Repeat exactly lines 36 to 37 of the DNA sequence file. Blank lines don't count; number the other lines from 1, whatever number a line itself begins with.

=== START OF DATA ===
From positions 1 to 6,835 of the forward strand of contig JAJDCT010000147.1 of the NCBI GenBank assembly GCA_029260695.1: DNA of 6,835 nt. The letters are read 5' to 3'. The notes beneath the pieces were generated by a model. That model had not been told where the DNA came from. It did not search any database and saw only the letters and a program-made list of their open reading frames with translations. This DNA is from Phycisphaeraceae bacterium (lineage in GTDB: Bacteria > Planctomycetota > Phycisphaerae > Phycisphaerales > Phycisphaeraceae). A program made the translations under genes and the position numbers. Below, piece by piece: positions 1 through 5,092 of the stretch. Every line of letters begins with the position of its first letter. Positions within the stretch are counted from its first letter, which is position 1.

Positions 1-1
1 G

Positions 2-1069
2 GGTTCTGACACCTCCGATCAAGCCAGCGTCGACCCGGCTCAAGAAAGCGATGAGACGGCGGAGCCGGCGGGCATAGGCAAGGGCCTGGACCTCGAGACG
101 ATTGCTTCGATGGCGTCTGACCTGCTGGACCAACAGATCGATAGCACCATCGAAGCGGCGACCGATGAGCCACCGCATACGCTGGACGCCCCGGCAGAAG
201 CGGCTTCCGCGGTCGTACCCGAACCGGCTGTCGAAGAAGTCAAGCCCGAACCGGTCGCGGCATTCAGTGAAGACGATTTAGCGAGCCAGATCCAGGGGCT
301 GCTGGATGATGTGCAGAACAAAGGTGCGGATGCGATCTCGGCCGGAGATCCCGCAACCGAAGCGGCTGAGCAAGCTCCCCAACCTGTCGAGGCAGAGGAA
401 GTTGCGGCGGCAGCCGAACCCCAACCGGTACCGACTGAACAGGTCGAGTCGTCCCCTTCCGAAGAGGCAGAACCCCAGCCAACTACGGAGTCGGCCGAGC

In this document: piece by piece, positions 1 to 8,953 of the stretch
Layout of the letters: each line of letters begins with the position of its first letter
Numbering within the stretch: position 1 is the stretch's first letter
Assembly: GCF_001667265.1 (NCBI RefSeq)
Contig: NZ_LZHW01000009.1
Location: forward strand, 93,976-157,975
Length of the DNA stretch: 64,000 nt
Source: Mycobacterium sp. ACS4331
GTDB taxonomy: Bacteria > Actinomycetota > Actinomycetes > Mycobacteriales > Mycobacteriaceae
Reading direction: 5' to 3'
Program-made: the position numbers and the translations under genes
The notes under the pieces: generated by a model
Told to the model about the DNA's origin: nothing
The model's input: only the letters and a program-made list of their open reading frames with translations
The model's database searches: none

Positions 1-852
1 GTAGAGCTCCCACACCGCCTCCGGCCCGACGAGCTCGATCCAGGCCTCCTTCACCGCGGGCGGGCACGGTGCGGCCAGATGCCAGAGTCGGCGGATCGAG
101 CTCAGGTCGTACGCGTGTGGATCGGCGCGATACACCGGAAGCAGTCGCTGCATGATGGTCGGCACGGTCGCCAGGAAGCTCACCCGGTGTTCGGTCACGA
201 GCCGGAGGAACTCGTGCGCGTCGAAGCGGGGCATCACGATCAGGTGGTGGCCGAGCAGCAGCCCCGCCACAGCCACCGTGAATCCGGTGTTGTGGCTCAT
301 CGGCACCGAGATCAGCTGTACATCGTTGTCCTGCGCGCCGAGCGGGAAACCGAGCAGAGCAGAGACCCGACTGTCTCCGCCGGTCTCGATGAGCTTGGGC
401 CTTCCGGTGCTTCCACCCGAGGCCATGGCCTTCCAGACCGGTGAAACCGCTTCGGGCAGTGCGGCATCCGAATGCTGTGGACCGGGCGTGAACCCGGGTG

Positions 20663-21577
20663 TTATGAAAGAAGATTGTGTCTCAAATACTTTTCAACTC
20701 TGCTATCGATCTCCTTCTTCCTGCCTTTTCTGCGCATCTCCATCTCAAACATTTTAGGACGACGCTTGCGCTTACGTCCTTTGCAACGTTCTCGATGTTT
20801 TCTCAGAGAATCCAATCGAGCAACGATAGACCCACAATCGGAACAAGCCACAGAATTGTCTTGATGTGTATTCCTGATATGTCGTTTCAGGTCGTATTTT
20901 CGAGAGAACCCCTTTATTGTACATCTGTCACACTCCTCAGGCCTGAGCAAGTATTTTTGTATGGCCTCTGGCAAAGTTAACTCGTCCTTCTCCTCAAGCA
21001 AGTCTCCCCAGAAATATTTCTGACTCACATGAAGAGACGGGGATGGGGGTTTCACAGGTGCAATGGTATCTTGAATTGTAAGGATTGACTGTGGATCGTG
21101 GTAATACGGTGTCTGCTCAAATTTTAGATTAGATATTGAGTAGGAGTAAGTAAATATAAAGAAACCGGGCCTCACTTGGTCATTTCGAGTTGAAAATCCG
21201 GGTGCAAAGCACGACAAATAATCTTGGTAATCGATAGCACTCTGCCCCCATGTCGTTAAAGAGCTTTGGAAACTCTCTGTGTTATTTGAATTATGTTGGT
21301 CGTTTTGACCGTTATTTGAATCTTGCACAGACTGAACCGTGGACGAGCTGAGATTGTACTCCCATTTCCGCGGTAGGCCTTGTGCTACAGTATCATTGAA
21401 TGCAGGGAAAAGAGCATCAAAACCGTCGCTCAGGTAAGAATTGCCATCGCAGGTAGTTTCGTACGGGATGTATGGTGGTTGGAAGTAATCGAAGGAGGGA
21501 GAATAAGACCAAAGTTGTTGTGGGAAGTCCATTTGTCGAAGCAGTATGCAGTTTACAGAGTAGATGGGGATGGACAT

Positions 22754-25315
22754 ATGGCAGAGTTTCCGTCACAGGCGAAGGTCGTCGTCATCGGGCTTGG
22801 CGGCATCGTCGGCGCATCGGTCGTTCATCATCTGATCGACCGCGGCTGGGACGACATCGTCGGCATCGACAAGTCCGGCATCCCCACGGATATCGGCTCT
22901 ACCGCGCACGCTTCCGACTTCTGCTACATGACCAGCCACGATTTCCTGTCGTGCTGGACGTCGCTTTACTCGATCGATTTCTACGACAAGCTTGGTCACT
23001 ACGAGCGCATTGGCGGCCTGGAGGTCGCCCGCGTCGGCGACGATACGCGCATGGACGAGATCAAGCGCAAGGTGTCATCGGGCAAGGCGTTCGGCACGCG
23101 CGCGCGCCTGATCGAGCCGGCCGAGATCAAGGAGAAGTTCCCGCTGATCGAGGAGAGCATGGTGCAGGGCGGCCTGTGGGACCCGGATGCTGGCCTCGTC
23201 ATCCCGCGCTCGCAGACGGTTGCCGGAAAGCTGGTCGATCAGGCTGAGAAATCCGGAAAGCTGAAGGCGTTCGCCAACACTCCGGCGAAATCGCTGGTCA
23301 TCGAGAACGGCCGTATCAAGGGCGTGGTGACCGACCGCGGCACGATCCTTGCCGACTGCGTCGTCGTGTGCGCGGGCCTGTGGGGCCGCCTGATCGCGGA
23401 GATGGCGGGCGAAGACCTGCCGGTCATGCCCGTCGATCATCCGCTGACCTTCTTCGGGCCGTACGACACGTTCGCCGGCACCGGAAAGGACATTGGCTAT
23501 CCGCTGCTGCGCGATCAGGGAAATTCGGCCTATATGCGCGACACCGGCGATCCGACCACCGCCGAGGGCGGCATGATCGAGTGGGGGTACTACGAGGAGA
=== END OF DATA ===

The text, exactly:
21001 AGTCTCCCCAGAAATATTTCTGACTCACATGAAGAGACGGGGATGGGGGTTTCACAGGTGCAATGGTATCTTGAATTGTAAGGATTGACTGTGGATCGTG
21101 GTAATACGGTGTCTGCTCAAATTTTAGATTAGATATTGAGTAGGAGTAAGTAAATATAAAGAAACCGGGCCTCACTTGGTCATTTCGAGTTGAAAATCCG